So what do you think? Is self hosting something that you’ve looked at? What are your thoughts on free vs paid blog hosting? Let me know in the comments section down below.
Since this is something very much on my mind at the moment, I thought I’d open it up (the discussion, not my head) and share a few of my thoughts about this. What started out as a few tips evolved into, basically, an essay full of advice, which I hope you find useful. This essentially turned into a love letter to blogging, and the blogging community, and I’d love to hear your thoughts about this.
If you read this blog regularly, you’ve probably noticed how many times I’ve changed the design and the colours, and you probably do the same thing with your own blog, until you’ve found the perfect combination of layout and tone you love. These graphics took a couple of hours to make, and every choice matters, from font to colour. But if you’re here, I don’t need to tell you that. You probably know exactly what it’s like.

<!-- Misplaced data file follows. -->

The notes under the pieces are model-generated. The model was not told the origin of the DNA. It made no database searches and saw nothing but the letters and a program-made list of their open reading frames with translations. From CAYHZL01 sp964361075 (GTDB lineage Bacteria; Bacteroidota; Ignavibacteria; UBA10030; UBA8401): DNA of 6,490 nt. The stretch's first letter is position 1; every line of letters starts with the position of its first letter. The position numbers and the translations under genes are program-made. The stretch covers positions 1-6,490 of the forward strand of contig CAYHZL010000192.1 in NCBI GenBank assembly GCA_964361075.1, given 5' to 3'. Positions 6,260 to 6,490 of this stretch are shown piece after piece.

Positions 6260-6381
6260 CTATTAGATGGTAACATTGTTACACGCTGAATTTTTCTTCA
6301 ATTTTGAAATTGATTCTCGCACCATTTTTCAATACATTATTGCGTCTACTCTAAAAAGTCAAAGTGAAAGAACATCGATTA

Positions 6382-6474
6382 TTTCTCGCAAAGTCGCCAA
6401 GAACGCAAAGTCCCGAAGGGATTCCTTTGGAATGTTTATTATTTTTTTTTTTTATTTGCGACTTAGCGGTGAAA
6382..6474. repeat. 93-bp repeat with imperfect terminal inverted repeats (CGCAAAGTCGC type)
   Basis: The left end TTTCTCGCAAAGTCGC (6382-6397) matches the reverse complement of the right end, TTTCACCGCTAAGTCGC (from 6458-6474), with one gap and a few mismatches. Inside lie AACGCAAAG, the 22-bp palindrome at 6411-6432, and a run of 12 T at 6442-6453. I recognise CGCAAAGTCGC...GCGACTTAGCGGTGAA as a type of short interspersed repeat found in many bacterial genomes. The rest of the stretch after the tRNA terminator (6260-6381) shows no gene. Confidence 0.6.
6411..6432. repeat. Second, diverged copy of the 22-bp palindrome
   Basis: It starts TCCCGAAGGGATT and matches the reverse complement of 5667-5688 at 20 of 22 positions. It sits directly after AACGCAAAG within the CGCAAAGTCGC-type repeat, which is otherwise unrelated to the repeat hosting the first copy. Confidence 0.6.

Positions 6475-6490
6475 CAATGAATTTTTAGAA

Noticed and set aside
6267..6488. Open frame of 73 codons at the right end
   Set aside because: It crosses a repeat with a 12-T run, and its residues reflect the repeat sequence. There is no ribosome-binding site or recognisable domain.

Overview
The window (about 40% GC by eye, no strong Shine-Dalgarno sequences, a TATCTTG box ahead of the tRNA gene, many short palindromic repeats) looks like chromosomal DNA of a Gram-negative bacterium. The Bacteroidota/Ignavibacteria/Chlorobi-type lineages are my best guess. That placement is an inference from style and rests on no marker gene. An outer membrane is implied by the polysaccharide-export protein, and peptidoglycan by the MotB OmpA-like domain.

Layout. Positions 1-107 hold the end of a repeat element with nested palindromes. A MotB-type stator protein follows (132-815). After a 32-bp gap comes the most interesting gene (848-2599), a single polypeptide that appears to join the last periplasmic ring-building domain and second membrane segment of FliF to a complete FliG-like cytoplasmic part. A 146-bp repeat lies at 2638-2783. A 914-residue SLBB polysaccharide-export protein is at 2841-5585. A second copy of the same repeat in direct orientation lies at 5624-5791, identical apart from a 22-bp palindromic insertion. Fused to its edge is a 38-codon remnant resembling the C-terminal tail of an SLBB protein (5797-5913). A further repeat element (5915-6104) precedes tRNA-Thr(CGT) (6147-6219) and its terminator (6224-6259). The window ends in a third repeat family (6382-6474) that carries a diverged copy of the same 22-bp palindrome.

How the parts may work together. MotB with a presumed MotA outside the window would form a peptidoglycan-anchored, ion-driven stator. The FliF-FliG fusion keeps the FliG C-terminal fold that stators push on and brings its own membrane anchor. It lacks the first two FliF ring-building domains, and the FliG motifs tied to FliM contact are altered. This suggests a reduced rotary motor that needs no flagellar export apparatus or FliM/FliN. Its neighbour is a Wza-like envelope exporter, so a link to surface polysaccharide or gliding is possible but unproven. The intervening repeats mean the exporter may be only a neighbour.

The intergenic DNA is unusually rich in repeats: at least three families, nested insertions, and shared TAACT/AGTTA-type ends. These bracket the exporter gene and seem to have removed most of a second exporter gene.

But I think it’s something that you don’t hear enough when you’re first starting to look at blogging professionally, or just want to grow the size of your following a little. Looking from the outside it seems so easy, like people make their blogs in three seconds flat and write a few hundred words every day. No. Most posts take at least a couple of hours to think through, plan, write and design, and some can be in the works for days, or even months or years. If you really want your blog to succeed, whatever success you’re aiming for, you need to be prepared to put in the work and the time.